12. mymemory macrumors 68020

    mymemory

    Joined:
    May 9, 2001
    Location:
    Miami
    #12
    Right now I am using a Tascam 224 mixer that is around $200 but it comes with tons of other features (like Midi) that you may not use.

    Probably you can find a good MBox from Digidesign on eBay. Now I am telling about things whit a list price of $500 but you can find them for less than half.

    I am not hunting for any device because I have mine already, usually the industry will add more features to one of those you actually need.

    Now, about the speakers/ headphones... you are a bit confuse there. We are talking the digital to analog converter, that is the step before the speakers we want to skip by replacing for a good USB or even Firewire device that is going to take the digital signal from the computer and transfer with higer definition to the analog output. I mean, is the difference that you see between different televisions when you go to buy one and look at them side by side.

    As a result if you use a box like the MBox your speakers are going to sound way better because they will be receiving a good quality analog audio signal.

    Now, this is not even audiophile, and audiophile person won't use a computer to play music because the laser and the mp3 quality, but that is some other field that we do not care now.

    Actually when I got the iTunes for first time I had a big complain for the equalizer, still sound metallic and is taking the deepness away, it is better to yous the EQ of the home theater.

    That is why recording studios buy $1000 in just one EQ plugin for their software while they have already 16 different ones, just because of the texture... and you can really tell about it.

    I would say to look for something more than a useb to miniplug only because you may get the same quality, get something a bit more sofisticated IF you really want to have a good sound. Probably your ear won't tell at first because you will have to educate it, but if you listen to your music for 2 weeks and then you go back using the original mac output you will clearly tell there were a lot of stuff missing there.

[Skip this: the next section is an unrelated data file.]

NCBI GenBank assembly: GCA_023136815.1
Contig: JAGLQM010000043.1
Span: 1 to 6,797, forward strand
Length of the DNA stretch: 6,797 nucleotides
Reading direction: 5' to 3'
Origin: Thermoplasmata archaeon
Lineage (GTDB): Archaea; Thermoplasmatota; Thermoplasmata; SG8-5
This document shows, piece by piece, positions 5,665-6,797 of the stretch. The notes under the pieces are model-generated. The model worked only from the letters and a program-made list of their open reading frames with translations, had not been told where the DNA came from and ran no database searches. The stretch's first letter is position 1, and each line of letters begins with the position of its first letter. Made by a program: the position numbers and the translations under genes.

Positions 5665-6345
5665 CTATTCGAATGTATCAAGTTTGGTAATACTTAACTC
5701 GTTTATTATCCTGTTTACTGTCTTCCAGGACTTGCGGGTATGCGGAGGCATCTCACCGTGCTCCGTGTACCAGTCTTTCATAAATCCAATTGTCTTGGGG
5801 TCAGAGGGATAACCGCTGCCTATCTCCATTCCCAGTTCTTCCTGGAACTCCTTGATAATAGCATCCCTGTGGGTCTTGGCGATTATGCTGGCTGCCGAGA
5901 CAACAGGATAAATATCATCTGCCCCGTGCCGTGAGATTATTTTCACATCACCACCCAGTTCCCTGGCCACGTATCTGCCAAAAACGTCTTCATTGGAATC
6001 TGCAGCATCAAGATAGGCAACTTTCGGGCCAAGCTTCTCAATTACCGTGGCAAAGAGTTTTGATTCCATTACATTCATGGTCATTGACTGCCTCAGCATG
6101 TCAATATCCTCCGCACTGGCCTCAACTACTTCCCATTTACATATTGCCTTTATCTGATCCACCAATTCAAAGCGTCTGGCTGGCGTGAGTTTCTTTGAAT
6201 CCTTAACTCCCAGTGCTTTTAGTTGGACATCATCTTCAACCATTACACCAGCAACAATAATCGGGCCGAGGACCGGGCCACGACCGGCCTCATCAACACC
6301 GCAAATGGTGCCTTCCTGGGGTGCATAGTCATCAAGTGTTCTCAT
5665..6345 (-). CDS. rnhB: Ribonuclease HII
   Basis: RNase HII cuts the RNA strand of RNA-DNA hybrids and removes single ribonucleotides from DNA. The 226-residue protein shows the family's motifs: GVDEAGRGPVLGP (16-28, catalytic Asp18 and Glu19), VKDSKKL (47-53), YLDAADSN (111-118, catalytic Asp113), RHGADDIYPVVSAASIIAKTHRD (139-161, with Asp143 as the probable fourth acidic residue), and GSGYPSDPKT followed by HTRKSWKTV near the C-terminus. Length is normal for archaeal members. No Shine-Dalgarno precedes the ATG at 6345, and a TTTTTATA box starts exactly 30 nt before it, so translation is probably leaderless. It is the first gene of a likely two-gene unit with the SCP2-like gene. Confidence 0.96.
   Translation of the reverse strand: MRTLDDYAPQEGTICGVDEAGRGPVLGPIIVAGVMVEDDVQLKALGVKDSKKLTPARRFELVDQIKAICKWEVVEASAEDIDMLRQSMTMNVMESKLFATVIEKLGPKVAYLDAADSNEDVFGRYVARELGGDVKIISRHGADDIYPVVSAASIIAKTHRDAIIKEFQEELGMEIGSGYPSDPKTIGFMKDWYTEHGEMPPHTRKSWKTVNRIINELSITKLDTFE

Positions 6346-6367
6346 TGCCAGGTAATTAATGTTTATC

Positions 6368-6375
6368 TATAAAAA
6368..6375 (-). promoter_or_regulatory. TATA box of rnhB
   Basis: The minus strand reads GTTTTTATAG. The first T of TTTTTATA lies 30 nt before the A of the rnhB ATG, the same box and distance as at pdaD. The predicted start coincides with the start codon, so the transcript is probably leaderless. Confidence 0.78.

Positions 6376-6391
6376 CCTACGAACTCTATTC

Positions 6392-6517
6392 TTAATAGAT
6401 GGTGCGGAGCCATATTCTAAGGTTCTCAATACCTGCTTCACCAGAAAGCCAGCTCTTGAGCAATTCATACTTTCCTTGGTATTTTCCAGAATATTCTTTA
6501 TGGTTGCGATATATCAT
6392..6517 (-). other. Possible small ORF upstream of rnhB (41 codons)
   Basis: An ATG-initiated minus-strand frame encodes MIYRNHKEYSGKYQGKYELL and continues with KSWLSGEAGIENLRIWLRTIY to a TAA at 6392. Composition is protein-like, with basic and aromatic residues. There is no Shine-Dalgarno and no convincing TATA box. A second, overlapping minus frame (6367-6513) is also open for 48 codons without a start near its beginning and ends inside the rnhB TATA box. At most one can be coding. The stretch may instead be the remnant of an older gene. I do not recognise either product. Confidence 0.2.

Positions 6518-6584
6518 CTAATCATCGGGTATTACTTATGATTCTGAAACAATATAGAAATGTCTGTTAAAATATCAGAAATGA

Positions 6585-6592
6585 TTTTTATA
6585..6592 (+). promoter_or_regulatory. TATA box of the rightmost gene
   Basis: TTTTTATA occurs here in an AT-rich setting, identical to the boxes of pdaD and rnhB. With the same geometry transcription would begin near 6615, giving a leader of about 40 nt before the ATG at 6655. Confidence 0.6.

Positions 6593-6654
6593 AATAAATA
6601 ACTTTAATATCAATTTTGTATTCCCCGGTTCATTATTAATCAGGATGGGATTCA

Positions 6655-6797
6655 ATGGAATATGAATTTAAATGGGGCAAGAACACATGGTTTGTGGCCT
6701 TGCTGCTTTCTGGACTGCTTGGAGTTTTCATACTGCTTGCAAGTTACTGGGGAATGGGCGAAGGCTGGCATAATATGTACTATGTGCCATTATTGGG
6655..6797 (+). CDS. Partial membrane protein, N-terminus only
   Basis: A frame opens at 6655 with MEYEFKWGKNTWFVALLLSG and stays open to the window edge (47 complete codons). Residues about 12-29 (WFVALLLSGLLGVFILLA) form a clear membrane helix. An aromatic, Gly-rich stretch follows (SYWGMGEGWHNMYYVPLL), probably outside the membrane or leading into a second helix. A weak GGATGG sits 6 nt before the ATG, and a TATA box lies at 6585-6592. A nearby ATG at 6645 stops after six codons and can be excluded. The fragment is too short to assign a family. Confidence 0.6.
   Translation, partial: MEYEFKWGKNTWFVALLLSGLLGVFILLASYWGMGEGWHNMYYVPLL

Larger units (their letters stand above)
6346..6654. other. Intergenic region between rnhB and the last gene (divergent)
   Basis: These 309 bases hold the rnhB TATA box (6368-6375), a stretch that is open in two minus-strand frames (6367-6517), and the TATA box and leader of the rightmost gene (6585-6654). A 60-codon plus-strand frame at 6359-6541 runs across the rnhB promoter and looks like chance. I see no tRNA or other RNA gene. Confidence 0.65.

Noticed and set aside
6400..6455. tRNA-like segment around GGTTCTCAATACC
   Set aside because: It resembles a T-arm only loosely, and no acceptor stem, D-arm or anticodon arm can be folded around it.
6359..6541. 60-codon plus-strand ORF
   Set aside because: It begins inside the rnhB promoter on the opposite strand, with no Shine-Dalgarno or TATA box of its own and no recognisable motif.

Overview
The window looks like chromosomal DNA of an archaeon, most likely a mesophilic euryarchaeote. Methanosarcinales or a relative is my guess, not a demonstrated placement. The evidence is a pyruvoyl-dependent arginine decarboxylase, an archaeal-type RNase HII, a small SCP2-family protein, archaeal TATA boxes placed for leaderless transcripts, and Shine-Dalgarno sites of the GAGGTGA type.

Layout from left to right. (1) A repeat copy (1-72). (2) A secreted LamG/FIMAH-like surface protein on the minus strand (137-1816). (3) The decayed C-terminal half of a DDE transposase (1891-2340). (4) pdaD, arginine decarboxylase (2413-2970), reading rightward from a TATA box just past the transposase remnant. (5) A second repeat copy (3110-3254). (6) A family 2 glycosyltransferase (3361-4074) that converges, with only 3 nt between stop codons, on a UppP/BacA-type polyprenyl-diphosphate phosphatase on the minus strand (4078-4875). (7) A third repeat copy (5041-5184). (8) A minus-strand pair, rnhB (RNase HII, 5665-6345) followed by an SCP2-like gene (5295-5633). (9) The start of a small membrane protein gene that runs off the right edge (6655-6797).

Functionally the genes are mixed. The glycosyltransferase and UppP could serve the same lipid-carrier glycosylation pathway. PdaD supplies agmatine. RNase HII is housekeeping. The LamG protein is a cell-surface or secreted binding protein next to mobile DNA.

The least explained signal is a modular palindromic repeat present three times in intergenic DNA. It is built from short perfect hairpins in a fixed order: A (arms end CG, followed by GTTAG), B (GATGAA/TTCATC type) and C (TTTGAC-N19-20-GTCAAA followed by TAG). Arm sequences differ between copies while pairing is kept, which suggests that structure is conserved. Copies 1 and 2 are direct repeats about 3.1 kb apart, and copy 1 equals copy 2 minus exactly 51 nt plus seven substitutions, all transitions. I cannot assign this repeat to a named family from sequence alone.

13. sjpetry macrumors 65816

    sjpetry

    Joined:
    Oct 28, 2004
    Location:
    Tamarindo, Costa Rica
    #13
    Question

    I have a iMac G5 and is the optical out on the back just as good as a a USB thing. I am guessing that the iMac has better sound than the Mini. Am I right?
     
  14. jadam macrumors 6502a

    jadam

    Joined:
    Jan 23, 2002
    #14
    Well in order to use the optical out, you would need a pair of digital speakers, or need an optical decoder to hook up a regular speaker system to it.


    Ohh for a 5.1 Sound card, check this out, http://www.griffintechnology.com/products/firewave/

    $99
     
  15. mymemory macrumors 68020

    mymemory

    Joined:
    May 9, 2001
    Location:
    Miami
    #16
    The optical is a digital cable, it will depend on what is on the other side. If you connect that to your stereo optical in that is what will set the sound quality.

    I see people here confuse about audio connectors.

    The Macintosh has a mini plug out put and imput port for audio. Those are called analago to digital converters or viseversa because you are transforming an audio signal in to digital data.

    If you have a CD player and you plug your head phones to the phone jack, that would be the Digital to Analog converter.

    Now, the difference between an expensive one and a cheap one is how accurate they transform the analog signal from the digital. Those are chips and they use algorythms and re sampling functions to achieve more fidelity from the upcoming digital signal.

    It is just liek having 3 different computer monitors from different brands, each one give a different quality to the colors even they are receiving the same digital signal from the same computer.

    Now, speakers can mask some details in the sound, most of the time they are mean for that, the manofacturers add more base or change the frequency response or even add some reverb. But if you connect those speaker to a good output they will sound way better.

    Actually recording studios always look for the real accurate sound from the source and studio speakers get very expensive because the components are mean to move the diagfragm very fast emulating the vibartions you see in the wave forms of the music.

    So, those are the basics.